Susan Collins was destined to be a senator — one of consequence at that.

In the summer of 1974, she interned for a freshman Republican playing a key role on the House Judiciary Committee's Watergate inquiry. A few years later, when William S. Cohen moved up to the Senate, Collins joined his staff and rose to become a top committee staffer.

Striking out on her own, Collins ran a muddled gubernatorial campaign in 1994, finishing third in what was otherwise a great Republican year. Two years later, amid a bleak election season for the GOP, Collins won the Senate seat of her retiring boss. Over the course of 21 years, she has risen to the rank of the most influential moderate in the chamber.

Collins has held sway on the federal purse strings for shipbuilding contracts that are critical to Maine, and on the Intelligence Committee's investigation of President Trump's 2016 presidential campaign. Her clout made her slow-dance with the idea of giving up and heading home for a run for governor, a major moment for the state of the Senate.

Many colleagues breathed a sigh of relief when Collins, 64, ended her flirtation and recommitted herself to trying to steer the Senate back to its once-gloried reputation.

"I continue to believe that Congress can, and will, be more productive," she said in a long speech Friday morning, delivered at a local breakfast with business leaders in the coastal town of Rockport.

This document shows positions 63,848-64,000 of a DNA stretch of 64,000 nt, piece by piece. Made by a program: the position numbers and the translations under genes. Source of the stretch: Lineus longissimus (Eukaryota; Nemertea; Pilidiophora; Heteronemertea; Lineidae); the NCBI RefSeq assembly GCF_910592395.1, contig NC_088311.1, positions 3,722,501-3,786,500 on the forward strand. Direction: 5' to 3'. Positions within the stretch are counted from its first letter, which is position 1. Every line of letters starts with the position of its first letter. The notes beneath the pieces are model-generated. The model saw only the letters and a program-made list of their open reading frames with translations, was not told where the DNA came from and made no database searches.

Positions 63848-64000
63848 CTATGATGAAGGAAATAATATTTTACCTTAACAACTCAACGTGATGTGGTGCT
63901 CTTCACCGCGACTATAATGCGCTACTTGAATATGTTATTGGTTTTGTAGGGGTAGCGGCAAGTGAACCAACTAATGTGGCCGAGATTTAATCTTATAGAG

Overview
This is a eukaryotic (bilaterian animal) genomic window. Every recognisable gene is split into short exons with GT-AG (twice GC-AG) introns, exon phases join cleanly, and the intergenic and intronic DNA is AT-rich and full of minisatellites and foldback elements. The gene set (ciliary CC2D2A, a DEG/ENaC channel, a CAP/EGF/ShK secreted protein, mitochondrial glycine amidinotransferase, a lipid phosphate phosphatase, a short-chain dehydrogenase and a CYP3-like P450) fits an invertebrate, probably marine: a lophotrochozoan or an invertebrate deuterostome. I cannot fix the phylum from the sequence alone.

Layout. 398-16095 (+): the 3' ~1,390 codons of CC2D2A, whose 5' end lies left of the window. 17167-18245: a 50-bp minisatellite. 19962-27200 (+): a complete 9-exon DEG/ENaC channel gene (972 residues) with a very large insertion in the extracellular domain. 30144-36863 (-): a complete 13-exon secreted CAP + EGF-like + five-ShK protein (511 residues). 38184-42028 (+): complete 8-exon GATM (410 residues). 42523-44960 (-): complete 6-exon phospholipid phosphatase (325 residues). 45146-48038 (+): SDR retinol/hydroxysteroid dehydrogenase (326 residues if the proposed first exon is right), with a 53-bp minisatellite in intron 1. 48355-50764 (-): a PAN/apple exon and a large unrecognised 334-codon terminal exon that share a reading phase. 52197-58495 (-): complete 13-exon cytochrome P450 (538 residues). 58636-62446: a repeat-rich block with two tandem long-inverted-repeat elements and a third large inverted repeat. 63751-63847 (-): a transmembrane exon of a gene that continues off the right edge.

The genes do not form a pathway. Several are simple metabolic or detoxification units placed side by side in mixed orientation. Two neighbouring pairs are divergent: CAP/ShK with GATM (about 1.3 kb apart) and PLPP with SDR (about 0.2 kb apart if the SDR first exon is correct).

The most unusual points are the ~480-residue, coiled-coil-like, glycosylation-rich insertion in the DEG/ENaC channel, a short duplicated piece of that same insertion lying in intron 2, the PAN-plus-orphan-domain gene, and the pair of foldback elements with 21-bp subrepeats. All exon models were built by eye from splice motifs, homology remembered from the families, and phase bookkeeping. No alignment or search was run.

Sen. Susan Collins (R-Maine) speaks in Rockland, Maine, Friday after announcing she will remain in the Senate and not run for governor. (David Sharp/AP)

She excoriated Majority Leader Mitch McConnell's handling of the health-care debate this summer — then blasted his Democratic predecessors. But she made clear that Washington is the place for her, and, more importantly, that the Senate is where she believes she can do the most good by trying to temper its partisan edges.

Collins could be found guilty of basking a bit too much in the attention, with national news outlets on hand. She waited more than 20 minutes into her speech to address her intentions, what she called "the elephant in the room."

But the stakes were that high — not merely for her, but for the Senate itself.

If Collins ran for and won next year's gubernatorial race, the signal would be clear: The center cannot hold, and the institution belongs only to the partisans of the right and left. "There are very few who have the ability to bring about positive change, you are such a person," one colleague wrote to Collins in recent days.

She declined to name the senator but told reporters afterward that others had sent similar missives.

"Senator Collins lives up to her state motto, Dirigo, every day in the Senate," McConnell (R-Ky.) said in a statement, citing the Latin phrase for "I lead," after Collins announced her decision. "She never misses votes. She fights fiercely for her constituents."

She disappointed McConnell this summer as one of three Republicans who voted to defeat the effort to revamp the Affordable Care Act. She opposed the health-care law in 2010 and has previously voted to repeal it. This year, faced with the reality of perhaps 100,000 Mainers losing health coverage, Collins criticized both the policy and the process.